The teacher said, “I'm not asking about before the full moon, say a word or two about after the full moon.” The teacher answered his own question, “Every day is a good day.”
The teacher here is Yunmen. Here is addressing the assembly concerning enlightenment. He is not asking about before enlightenment, he wants a word about after enlightenment, what it is like, how things go. Before anyone can say a thing he pulls the rug out from under the question by saying, “Every day is a good day.” Yunmen’s invitation is to explore that space before we have labelled this good and that bad, before celebrating has and lamenting has not.
It might be hard for us to fathom, but there is room in our lives for everything, including sickness, pain, and emotional upset. There is room in life for the things that we might label as bad. There has to be. Why? Because all sort of things happen in life. A number of years ago I was speaking to someone who was “knocking on heaven’s door,” soon to die. As we greeted one another I remarked on how grateful I was to see her. She responded, “I am thankful to see you as well. It is a good day to be alive.” Even though she would die the next day, there was room in her life for gratitude, gratefulness in the midst of things. Yunmen, understood this. When he spoke these words it was at a time of Buddhist repression in China. Yet, he was led to say, in that gap before categorizing and dividing the world in two, “Every day is a good day.” Christian mystic, Julian of Norwich taught much the same thing. An anchorite at the cathedral in Norwich, England, Julian lived in a time of plague, and the Hundred Years War. AND she declared, “All is well, and all is well and every manner of thing shall be well.”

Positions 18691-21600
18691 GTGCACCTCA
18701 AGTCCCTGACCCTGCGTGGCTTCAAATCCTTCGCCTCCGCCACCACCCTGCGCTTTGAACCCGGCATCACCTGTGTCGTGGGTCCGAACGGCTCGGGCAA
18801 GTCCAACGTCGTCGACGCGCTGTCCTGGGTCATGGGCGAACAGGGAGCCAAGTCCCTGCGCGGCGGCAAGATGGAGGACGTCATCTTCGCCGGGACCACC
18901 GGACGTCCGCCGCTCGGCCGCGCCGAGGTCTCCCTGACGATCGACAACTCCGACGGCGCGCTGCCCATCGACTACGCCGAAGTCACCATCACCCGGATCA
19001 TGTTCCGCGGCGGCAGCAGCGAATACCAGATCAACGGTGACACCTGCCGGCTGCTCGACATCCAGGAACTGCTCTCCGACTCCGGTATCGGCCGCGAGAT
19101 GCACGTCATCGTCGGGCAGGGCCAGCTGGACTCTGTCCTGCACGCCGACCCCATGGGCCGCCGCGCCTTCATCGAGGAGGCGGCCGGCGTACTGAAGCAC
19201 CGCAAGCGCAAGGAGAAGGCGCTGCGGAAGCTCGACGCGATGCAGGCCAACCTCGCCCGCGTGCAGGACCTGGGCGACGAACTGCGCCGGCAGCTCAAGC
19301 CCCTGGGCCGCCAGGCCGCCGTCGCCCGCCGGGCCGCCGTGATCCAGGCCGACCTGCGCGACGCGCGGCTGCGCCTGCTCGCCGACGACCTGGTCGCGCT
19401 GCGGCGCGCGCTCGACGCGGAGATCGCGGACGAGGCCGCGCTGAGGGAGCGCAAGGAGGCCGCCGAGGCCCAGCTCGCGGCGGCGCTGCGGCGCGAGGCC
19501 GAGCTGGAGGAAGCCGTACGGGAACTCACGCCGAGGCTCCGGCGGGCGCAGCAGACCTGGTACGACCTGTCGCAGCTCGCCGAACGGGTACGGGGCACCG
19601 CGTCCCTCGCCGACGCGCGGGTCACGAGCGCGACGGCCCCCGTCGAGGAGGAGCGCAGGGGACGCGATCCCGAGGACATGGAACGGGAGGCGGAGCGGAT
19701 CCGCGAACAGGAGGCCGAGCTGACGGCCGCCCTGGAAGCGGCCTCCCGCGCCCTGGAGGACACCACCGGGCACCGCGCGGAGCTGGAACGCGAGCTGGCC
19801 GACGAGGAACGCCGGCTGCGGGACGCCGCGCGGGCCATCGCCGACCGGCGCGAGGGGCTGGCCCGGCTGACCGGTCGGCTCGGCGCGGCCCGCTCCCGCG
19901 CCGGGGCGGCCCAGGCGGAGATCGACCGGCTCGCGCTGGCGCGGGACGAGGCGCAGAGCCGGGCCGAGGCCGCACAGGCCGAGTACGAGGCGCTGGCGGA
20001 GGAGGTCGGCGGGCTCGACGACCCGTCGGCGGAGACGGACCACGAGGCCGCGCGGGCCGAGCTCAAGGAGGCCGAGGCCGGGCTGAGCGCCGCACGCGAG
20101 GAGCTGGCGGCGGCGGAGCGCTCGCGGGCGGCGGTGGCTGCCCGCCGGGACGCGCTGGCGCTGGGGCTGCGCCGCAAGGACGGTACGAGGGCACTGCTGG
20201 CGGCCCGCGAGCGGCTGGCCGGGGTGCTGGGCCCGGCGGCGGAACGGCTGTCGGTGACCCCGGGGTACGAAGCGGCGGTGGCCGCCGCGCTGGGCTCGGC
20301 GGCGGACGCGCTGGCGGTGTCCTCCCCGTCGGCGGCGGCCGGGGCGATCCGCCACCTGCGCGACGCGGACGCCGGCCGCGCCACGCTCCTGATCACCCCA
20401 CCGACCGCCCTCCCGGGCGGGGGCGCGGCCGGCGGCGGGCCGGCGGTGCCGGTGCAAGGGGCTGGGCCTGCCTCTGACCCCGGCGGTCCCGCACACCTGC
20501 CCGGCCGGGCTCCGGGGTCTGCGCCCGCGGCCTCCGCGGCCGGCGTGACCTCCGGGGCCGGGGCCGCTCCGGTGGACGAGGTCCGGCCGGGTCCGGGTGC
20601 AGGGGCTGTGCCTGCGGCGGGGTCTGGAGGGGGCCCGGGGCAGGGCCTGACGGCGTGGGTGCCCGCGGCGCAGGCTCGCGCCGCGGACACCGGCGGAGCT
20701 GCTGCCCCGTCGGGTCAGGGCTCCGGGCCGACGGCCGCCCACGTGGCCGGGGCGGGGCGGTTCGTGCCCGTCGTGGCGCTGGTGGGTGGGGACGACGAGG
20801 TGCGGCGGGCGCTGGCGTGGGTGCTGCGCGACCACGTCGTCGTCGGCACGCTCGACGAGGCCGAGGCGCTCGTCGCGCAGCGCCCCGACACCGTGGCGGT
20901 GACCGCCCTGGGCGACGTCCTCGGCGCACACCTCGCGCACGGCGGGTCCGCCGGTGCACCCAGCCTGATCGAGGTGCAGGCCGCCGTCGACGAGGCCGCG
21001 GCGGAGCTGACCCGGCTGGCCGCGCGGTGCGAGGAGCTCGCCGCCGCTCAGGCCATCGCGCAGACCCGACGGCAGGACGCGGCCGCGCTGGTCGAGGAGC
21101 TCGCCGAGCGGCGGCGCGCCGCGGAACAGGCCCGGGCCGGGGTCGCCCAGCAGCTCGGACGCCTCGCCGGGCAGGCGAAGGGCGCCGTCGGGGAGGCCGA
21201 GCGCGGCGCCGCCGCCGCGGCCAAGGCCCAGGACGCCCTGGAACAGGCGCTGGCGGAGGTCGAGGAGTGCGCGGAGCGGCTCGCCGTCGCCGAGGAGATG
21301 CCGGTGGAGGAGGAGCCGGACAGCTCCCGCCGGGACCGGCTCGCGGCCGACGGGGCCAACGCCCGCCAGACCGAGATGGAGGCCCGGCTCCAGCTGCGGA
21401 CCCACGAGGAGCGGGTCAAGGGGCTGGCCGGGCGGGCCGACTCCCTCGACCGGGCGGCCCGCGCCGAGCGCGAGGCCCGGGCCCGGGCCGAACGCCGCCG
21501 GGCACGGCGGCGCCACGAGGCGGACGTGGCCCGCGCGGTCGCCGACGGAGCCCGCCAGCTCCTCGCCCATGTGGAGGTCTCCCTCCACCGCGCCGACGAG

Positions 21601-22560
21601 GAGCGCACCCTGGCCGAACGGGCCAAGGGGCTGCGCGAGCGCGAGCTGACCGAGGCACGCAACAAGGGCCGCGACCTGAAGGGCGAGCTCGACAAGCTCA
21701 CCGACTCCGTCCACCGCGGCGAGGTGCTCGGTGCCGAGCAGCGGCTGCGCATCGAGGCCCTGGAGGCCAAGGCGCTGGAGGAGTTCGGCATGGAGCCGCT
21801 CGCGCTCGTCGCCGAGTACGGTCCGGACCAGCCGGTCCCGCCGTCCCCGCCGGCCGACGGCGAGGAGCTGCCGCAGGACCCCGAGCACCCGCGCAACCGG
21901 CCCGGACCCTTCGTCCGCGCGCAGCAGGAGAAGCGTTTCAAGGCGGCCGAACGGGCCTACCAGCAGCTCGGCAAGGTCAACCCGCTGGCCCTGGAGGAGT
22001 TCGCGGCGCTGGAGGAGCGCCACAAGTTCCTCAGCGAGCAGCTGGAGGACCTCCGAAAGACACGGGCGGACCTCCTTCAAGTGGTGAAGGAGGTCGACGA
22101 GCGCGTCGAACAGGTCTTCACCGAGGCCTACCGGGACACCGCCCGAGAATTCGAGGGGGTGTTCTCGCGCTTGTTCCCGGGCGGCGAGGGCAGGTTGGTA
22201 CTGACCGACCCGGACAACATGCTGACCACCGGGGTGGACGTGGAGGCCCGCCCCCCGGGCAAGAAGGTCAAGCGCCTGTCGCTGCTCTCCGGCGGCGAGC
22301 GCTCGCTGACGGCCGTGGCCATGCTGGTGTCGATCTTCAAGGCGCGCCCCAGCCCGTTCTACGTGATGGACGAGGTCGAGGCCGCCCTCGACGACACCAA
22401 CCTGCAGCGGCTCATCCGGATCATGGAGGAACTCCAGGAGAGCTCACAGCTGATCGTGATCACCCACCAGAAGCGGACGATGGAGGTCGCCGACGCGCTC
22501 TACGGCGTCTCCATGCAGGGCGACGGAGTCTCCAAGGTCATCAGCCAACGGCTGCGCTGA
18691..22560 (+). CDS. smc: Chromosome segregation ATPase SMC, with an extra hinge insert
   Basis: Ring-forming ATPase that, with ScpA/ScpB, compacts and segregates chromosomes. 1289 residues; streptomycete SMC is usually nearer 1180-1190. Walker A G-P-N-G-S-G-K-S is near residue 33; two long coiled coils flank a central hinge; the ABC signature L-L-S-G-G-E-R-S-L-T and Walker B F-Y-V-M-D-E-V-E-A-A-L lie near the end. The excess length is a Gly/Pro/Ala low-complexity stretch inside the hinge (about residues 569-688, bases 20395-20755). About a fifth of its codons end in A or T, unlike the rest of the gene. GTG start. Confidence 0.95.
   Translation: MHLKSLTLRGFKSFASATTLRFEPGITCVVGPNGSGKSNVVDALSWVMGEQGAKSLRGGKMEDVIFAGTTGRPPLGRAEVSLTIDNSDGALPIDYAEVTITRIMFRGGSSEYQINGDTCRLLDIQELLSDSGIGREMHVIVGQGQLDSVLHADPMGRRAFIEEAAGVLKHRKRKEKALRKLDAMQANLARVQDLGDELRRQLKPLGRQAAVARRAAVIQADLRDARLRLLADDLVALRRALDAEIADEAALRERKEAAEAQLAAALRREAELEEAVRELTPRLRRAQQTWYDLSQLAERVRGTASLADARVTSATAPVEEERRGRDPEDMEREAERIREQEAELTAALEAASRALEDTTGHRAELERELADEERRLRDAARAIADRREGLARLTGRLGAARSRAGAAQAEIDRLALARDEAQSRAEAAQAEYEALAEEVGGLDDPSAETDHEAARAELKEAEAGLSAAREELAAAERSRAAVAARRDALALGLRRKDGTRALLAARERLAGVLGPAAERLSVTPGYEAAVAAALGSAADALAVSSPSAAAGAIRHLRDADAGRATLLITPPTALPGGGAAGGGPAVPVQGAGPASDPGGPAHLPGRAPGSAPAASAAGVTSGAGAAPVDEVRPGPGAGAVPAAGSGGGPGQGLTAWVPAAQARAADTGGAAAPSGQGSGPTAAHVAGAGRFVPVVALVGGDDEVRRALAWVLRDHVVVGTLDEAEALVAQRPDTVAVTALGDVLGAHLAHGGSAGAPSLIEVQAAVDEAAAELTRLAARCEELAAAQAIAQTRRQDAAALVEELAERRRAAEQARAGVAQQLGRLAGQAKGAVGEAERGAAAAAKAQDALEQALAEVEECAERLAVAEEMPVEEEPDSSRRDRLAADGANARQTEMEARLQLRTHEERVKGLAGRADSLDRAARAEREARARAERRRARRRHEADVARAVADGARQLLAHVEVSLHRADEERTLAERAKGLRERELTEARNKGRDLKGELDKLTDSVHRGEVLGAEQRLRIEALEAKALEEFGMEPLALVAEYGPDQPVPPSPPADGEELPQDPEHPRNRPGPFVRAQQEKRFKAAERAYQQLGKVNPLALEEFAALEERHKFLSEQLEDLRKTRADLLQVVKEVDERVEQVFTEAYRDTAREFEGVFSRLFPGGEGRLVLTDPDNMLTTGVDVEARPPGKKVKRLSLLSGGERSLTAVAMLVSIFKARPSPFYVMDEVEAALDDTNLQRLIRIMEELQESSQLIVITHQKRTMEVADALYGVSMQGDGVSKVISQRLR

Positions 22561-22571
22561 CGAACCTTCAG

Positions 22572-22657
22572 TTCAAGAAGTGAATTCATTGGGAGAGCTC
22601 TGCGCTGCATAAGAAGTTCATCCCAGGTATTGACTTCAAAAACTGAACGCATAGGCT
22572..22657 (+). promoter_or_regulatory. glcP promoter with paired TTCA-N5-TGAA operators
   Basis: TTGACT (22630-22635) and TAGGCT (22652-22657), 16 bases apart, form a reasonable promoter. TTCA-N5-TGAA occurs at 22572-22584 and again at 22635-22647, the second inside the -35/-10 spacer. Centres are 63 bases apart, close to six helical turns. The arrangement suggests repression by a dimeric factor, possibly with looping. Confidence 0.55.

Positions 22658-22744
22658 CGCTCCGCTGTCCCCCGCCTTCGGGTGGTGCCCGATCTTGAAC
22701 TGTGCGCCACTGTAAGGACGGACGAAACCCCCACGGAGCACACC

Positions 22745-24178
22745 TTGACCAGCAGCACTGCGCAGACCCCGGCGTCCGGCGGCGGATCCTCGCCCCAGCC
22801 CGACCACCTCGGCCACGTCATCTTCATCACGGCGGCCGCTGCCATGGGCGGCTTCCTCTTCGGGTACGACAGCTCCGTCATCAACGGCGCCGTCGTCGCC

“Every day is a good day,” "All shall be well," is a celebration of being alive, being right here, living and breathing, opening to what comes.
For hey, it beats the alternative,